I’ve seen that happen too.  The second time I took the test, it was with an entire executive team.  After, we were presented with a map that showed how everyone fit in relative to one another and relative to the center of mass for the whole team.  I remember my first reaction to it was to say, “Hey, that’s like a seating chart for who everyone sits with at lunch!”  Needless to say, those individuals who were far away on the “seating chart” presented difficulties.  It was harder for us to communicate our ideas to one another and collaborate.

One of the important points they teach you on these personality tests is that there is no “best” personality trait.  They are all effective (its great fun to look up who the famous people are from your type!), but the value is in understanding how to communicate with someone who has different traits than yours.

This got me to thinking about the Web and whether there might not be some sort of “Personality Type Test for Web 2.0 Software”.  Let me give you an example.  Guy Kawasaki recently announced he was going to Twitter.  I’m not a Twitter guy.  I like Instant Messenger-type software because it lets me know when people are online that I may not otherwise reach out to, and because it can be faster than a phone call.  Random tweets having nothing to do with anything of immediate importance seem like noise to me.  In fact, one day I had a blog post opened that had an embedded Scoble Kyte video.  Kyte includes a chat capability, and this thing was on a browser tab that wasn’t my current tab while I worked on something else (I’d planned to read the post shortly).  The constant beeps and squawks were so distracting I finally stopped what I was doing to deal with it.

This brings me to the first of several “Web 2.0 Personality Dimensions” one might define.  Let’s call it your “Interruptability”:

Interrupted | Deferred

If you are the “Interrupted” type, you love multi-tasking.  You crave feeds.  You want data feeding you constantly and driving your day.  The “Deferred” type wants to be more in control of their time.  They want to take time out to focus on things without interruption.

Let’s continue with the Scoble example, because it generated a lot of comments on his site from people who complained they don’t want to have to watch videos to get his messages.  They wanted him to go back to writing.  We’ll call this one “Media Preference”:

Text | Video/Multimedia

I can see the test questions already:  “Do you prefer voicemail or email for quick communications with colleagues?” 

Note that if there is, in fact, a pronounced personality trait here, then Scoble is risking a lot if he plans to focus on more video and do less writing.  I say that because he grew his audience through the medium of text so he has a self-selected audience of text lovers who may or may not like video.  If people tend to polarize, there will be trouble and he’ll have to deal with rebellion and rebalancing his readership towards folks that like the new medium.  OTOH, maybe there’s just a business trend issue, such as ReadWriteWeb talks about in their Will Podcasting Survive post.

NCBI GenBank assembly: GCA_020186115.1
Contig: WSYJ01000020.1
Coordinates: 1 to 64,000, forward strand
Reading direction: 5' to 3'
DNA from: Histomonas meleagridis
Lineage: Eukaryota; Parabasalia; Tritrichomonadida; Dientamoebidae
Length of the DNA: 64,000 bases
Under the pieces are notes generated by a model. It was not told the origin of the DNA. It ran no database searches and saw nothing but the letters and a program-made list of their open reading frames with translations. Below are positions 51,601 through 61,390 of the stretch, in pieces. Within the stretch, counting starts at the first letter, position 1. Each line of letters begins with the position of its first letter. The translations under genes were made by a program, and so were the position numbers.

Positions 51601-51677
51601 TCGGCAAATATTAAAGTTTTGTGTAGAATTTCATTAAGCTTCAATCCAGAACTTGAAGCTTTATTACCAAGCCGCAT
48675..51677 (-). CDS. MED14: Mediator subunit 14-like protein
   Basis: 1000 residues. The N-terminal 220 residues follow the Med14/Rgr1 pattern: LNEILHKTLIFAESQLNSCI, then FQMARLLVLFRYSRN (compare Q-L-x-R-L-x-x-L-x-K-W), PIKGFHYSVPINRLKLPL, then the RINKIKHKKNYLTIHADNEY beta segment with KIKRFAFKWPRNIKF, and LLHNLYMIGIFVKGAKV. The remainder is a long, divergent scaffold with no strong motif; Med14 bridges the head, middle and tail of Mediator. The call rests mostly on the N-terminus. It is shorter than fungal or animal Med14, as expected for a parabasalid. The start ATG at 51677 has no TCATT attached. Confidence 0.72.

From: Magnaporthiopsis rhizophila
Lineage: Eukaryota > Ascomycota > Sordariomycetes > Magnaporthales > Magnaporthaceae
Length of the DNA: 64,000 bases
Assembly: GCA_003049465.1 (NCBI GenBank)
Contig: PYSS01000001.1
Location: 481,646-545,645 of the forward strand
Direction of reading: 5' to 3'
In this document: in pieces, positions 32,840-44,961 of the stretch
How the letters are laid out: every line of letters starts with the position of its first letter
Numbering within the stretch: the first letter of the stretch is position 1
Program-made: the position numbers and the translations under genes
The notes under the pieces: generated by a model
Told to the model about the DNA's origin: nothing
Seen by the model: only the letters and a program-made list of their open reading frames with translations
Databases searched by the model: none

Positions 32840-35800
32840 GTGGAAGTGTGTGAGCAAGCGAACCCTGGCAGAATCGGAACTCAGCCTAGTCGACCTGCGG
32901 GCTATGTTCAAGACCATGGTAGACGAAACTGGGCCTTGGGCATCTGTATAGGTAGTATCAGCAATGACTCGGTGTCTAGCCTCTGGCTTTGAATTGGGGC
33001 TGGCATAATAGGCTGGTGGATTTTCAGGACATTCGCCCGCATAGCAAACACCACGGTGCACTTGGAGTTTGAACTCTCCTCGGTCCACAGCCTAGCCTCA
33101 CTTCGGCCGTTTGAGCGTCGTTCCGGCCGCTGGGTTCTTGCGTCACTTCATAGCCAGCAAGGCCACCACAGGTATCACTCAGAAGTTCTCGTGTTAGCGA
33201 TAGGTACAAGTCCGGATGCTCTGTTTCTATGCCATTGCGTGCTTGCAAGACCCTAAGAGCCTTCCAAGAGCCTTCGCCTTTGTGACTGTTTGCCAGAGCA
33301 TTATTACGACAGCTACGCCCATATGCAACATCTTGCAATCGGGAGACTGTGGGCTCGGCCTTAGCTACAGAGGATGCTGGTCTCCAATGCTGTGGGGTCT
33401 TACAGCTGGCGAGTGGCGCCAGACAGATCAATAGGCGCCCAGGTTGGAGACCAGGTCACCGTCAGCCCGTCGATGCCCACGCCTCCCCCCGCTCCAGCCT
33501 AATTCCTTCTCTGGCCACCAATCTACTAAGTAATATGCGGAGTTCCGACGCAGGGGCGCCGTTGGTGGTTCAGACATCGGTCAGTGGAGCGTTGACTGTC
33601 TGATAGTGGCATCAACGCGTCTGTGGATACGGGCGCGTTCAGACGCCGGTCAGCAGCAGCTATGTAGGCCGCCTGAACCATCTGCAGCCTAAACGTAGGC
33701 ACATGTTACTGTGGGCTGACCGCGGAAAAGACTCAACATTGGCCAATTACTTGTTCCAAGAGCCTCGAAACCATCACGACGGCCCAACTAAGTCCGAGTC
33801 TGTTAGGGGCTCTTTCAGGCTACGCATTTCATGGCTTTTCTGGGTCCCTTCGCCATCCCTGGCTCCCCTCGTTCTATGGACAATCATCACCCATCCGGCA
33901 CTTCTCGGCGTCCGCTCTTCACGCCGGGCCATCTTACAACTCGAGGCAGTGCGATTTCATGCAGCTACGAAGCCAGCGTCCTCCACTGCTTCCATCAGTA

There are a couple of other obvious “Web 2.0 Personality Dimensions” one could posit:

Free Form | Structured

Some sites bring a lot of structure, while others are very free form.  Facebook is much more structured than MySpace, which many have argued is a good thing, particularly for those who want to socially network professionally.  LinkedIn is even more structured than Facebook.  There is a continuum.  I remember when I first came across Dave Winer’s ThinkTank outline processor.  I was enthralled because this is the way I think.  When Lotus shipped a word processor called Manuscript that was totally structured around a very rigid view of outlining and styles, I loved that too.  Eventually I discovered that a lot of people, indeed most people, don’t write by outlining first.  In fact, they may never choose to look at an outline.  Hence Microsoft Word has truly useless outlining functionality.  It’s just good enough to demo, and little more.

What about the desire and tendency to become involved with the information associated with the Social Network?

Watcher | Participator/Shaper

I’ll always remember the Peter Sellers line, “I like to watch”, from the movie Being There, but I digress.  A Watcher is just that.  They prefer to absorb.  One of the things the personality trait tests try to determine is whether you respond immediately and interactively, or whether you want to take the information away and process it for a while.  This category is all about how you want to process the information you receive from the web.  A Watcher is pretty happy with a search engine and perhaps a reader.  A Participator wants to get involved.  Perhaps the involvement is fairly passive: they’d like to tag the information or attach private comments to it for their own use.  Perhaps they keep a book mark on del.icio.us.  There are increasingly aggressive ways to get involved however.  Perhaps you will post a comment to this blog post.  Or, slightly more aggressive participation would be to publish your del.icio.us bookmarks.  You may be such an aggressive participator that you write an entire blog post or series of posts about someone else’s presentation.  This can get dicey if the other guy is also an aggressive participator and you disagree, but it’s what makes the Web go round.

Since the primary value of Web 2.0 is collaboration, the Participators play a key role.  With no Participators, there can be no Web 2.0.

How about this one:

Clean Simple UI | Rich Internet Applications

Much has been said about Google’s clean user interface.  Microsoft’s Tafiti goes to the opposite extreme.  Note that the page I linked to for Tafiti belongs to a person who has chosen a blog look and feel that even match’s Tafiti’s scheme pretty well.  They stopped short of calling it a Google-killer, but you do have to ask yourself where you come down on a love or hate of AJAX and Rich Internet Applications.